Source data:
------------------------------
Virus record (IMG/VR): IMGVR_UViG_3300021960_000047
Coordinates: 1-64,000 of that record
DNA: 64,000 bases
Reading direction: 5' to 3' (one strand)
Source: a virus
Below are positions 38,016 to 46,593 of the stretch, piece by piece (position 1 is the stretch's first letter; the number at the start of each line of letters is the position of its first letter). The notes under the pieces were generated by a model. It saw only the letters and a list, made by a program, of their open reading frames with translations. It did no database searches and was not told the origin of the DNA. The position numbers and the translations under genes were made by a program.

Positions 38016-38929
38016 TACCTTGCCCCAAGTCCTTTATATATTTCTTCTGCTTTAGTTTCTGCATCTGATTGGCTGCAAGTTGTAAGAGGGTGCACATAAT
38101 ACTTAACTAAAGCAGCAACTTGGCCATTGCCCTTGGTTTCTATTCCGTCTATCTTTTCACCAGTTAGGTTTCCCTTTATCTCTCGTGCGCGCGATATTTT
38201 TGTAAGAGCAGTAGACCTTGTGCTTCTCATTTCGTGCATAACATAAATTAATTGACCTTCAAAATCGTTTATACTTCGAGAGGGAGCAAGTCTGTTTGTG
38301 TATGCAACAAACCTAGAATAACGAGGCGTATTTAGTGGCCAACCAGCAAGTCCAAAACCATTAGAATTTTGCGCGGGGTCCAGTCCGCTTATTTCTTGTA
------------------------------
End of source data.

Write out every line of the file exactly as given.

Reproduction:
Virus record (IMG/VR): IMGVR_UViG_3300021960_000047
Coordinates: 1-64,000 of that record
DNA: 64,000 bases
Reading direction: 5' to 3' (one strand)
Source: a virus
Below are positions 38,016 to 46,593 of the stretch, piece by piece (position 1 is the stretch's first letter; the number at the start of each line of letters is the position of its first letter). The notes under the pieces were generated by a model. It saw only the letters and a list, made by a program, of their open reading frames with translations. It did no database searches and was not told the origin of the DNA. The position numbers and the translations under genes were made by a program.

Positions 38016-38929
38016 TACCTTGCCCCAAGTCCTTTATATATTTCTTCTGCTTTAGTTTCTGCATCTGATTGGCTGCAAGTTGTAAGAGGGTGCACATAAT
38101 ACTTAACTAAAGCAGCAACTTGGCCATTGCCCTTGGTTTCTATTCCGTCTATCTTTTCACCAGTTAGGTTTCCCTTTATCTCTCGTGCGCGCGATATTTT
38201 TGTAAGAGCAGTAGACCTTGTGCTTCTCATTTCGTGCATAACATAAATTAATTGACCTTCAAAATCGTTTATACTTCGAGAGGGAGCAAGTCTGTTTGTG
38301 TATGCAACAAACCTAGAATAACGAGGCGTATTTAGTGGCCAACCAGCAAGTCCAAAACCATTAGAATTTTGCGCGGGGTCCAGTCCGCTTATTTCTTGTA